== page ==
Every week, Scott J. Edwards, P.A. brings you this summary of selected opinions issued by Florida’s appellate courts in the previous week, EDWARDS-SMALL_002511with a focus on opinions discussing civil procedure, appellate procedure, trial practice, evidence, commercial litigation, insurance litigation, and personal injury litigation.  This article covers the weeks of December 21-31, 2015.  Click here to learn more about Scott Edwards’ appellate law services.

First Amendment, Zoning Ordinances Buehrle v. City of Key West (11th. Cir. Dec. 29, 2015): A tattoo artist challenged a Key West ordinance banning tattoo parlors in the historic district. Key West won summary judgment at the trial court level, successfully arguing that tattoo parlors are inconsistent with the historical character of the district, and have a negative impact on tourism if inebriated tourists get tattoos that they later regret. The Eleventh Circuit reversed because the only “evidence” presented by the city of the impact of tattoo parlors on tourism were the lyrics to the Jimmy Buffett song “Margaritaville.” The Eleventh Circuit noted that the lyrics were open to interpretation, as the song’s narrator states that the tattoo “is a real beauty.”

Pain and Suffering Damages Ortega v. Belony (Fla. 3d DCA Dec. 30, 2015): Pain and suffering damages are difficult to calculate and have no set standard of measurement; therefore, such damages are awarded purely at the discretion of the jury. Because pain and suffering awards are intangible and “attempt to measure that which is immeasurable,” a pain and suffering verdict is presumed correct if it is supported by the evidence. In this case, the plaintiff suffered a neck injury in an auto accident. Extensive evidence was presented at trial that the plaintiff successfully recovered from the injuries received in the accident. Therefore, the trial court erred in granting additur because the verdict was supported by the evidence, and there was no showing that the jury was improperly influenced by prejudice, passion, or corruption.

Prevailing Party Attorney’s Fees in Insurance Litigation Citizens Property Ins. Corp. v. Pulloquinga (Fla. 3d DCA Dec. 30, 2015): Following years of contentious litigation, including over 20 depositions taken statewide and multiple summary judgment hearings, the insurer ultimately agreed to pay the insured its full policy limits. The Third DCA affirmed an attorney’s fee multiplier of 1.5 because the case involved unusual issues (including allegations of arson and insurance fraud), and because the evidence showed that the fee multiplier was necessary in order to obtain competent counsel.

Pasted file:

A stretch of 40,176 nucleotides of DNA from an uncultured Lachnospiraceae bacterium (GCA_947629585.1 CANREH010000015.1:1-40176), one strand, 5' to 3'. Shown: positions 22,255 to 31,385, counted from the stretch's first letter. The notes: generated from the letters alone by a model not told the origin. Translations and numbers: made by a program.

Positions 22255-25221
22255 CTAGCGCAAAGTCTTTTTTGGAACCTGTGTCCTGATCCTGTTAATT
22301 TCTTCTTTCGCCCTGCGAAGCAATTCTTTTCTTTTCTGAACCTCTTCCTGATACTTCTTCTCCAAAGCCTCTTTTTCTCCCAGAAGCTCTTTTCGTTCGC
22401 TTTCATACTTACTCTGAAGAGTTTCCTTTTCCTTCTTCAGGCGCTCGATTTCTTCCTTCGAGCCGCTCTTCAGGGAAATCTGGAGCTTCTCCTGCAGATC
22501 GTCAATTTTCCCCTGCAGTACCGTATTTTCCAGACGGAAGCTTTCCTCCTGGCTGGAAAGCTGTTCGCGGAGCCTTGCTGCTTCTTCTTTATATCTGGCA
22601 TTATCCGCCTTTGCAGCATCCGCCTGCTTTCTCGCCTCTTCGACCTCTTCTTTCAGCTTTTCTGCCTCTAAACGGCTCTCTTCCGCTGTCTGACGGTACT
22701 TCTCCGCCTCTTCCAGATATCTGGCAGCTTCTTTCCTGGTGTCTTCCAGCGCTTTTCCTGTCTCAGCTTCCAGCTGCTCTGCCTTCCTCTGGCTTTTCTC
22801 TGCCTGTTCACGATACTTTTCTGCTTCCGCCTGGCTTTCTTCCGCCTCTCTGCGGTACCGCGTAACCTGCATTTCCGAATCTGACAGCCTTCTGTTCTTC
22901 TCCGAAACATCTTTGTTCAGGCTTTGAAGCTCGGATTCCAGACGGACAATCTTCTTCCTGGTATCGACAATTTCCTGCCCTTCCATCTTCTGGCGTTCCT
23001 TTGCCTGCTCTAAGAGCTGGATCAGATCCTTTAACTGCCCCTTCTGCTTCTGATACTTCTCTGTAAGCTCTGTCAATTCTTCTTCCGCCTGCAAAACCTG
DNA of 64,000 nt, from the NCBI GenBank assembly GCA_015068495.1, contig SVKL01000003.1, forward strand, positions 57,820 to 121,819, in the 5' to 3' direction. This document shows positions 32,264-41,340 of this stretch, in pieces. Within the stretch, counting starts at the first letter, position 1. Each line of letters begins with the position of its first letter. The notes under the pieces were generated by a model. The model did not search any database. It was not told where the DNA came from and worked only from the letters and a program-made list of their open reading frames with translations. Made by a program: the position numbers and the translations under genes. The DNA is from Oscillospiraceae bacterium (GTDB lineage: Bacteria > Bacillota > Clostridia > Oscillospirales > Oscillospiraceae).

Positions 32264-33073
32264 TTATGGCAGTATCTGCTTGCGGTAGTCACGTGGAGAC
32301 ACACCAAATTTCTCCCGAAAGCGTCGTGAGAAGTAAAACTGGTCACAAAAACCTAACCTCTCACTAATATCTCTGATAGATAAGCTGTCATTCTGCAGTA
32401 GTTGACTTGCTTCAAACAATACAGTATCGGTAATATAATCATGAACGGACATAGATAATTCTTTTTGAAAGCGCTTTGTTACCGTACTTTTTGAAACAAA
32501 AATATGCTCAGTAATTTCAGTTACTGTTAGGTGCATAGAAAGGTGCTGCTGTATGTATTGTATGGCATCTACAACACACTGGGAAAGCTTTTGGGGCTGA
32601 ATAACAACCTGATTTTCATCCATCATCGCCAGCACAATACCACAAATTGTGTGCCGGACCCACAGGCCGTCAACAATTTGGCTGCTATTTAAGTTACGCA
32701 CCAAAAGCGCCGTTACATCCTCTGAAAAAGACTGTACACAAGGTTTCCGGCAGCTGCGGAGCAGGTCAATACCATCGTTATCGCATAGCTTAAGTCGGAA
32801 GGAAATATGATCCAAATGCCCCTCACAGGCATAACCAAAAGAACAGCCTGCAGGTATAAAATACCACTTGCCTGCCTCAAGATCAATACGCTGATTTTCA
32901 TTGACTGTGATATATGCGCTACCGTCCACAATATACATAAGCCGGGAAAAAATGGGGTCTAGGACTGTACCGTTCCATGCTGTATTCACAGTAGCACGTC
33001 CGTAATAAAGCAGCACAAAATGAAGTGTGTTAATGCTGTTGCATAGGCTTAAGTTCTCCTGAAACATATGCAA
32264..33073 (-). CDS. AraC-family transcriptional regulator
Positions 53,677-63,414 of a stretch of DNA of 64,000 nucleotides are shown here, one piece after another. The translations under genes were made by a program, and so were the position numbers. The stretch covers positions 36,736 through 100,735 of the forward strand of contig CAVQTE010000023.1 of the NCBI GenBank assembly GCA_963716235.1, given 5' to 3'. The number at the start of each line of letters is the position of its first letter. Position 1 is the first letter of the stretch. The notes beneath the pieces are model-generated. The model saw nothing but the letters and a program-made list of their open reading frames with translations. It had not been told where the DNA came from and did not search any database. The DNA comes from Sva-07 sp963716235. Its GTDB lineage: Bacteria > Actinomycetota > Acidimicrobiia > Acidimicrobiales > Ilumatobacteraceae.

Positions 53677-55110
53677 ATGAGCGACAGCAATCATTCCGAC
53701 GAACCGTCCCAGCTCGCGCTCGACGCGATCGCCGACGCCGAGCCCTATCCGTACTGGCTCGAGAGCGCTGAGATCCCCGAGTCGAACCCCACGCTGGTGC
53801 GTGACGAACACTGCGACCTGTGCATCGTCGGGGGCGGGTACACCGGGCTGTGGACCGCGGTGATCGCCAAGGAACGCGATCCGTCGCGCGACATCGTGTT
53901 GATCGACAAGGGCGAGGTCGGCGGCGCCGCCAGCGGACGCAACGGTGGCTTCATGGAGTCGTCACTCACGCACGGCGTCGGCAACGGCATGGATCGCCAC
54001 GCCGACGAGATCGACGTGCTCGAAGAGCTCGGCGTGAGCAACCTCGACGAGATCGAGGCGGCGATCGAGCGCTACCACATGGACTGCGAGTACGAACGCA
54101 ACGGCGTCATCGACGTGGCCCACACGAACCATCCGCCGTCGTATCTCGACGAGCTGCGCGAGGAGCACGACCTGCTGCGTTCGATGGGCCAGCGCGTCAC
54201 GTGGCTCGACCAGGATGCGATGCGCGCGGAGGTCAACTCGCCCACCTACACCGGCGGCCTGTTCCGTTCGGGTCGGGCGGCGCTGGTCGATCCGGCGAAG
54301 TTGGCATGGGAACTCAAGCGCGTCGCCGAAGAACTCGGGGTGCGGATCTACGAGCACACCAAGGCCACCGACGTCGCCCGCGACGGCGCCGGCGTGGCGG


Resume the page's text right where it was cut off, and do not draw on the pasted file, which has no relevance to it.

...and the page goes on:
Standing Thriving Investments v. Chao (Fla. 3d DCA Dec. 23, 2015): A third party purchased a property at a judicial foreclosure sale. The purchaser later discovered that the property might be subject to a superior mortgage than the one foreclosed. Thus, the purchaser moved to set aside the final judgment upon which the foreclosure sale was based. The trial court ruled that the purchaser did not have standing to vacate the judgment because it was not a party to the foreclosure action, and thus was a stranger to the proceedings. The appellate court likewise dismissed the purchaser’s appeal, because a non-party is a stranger to the record, and does not have standing to bring an appeal.

Contempt, Sanctions, Attorney Alcohol Use Edge-Gougen v. State (Fla. 1st DCA Dec. 28, 2015): An attorney, believing that she was off of work for the rest of the day, drank alcohol at lunch. The attorney later learned that a client had a plea hearing that day, which she attended. The attorney did not behave in an intoxicated matter, did not disrupt proceedings, and was prepared to argue the hearing. Nonetheless, the trial court held her in direct criminal contempt because courtroom witnesses smelled alcohol on her breath. The First DCA reversed the contempt conviction, holding that under the unique facts of this case there was no evidence of contemptuous conduct, and that the trial court made due process errors in arresting the attorney for contempt and compelling a breathalyzer test.

State Court Proceedings After Removal to Federal Court Musa v. Wells Fargo (Fla. 1st DCA Dec. 31, 2015): If a party removes a case to Federal court, the state court is deprived of all jurisdiction in the case, and cannot proceed unless the Federal court enters a remand order. Any state court proceedings after removal are void ab initio.  The state court cannot proceed even if it is obvious that the petition for removal is defective.


Statute of Frauds New Dirt, Inc. v. Harrison (Fla. 5th DCA Dec. 31, 2015): If an oral contract does not fix a definite time for performance, and there is nothing in the terms of the contract showing that performance could not take place within one year, the statute of frauds defense is not available.

Attorney’s Fees City of Miami Beach v. Deutzman (Fla. 3d DCA Dec. 23, 2015) Attorneys’ fees cannot be awarded as a matter of equity. Rather, they can only be awarded when expressly provided for by statute, rule, or contract, or as a sanction.
EDWARDS-SMALL_002511Scott J. Edwards is an appellate and civil litigation attorney in Boca Raton, Florida, with a practice focused on personal injury, commercial litigation, and insurance law.  He can be reached at scott@scottjedwards.com or 561-331-0779.

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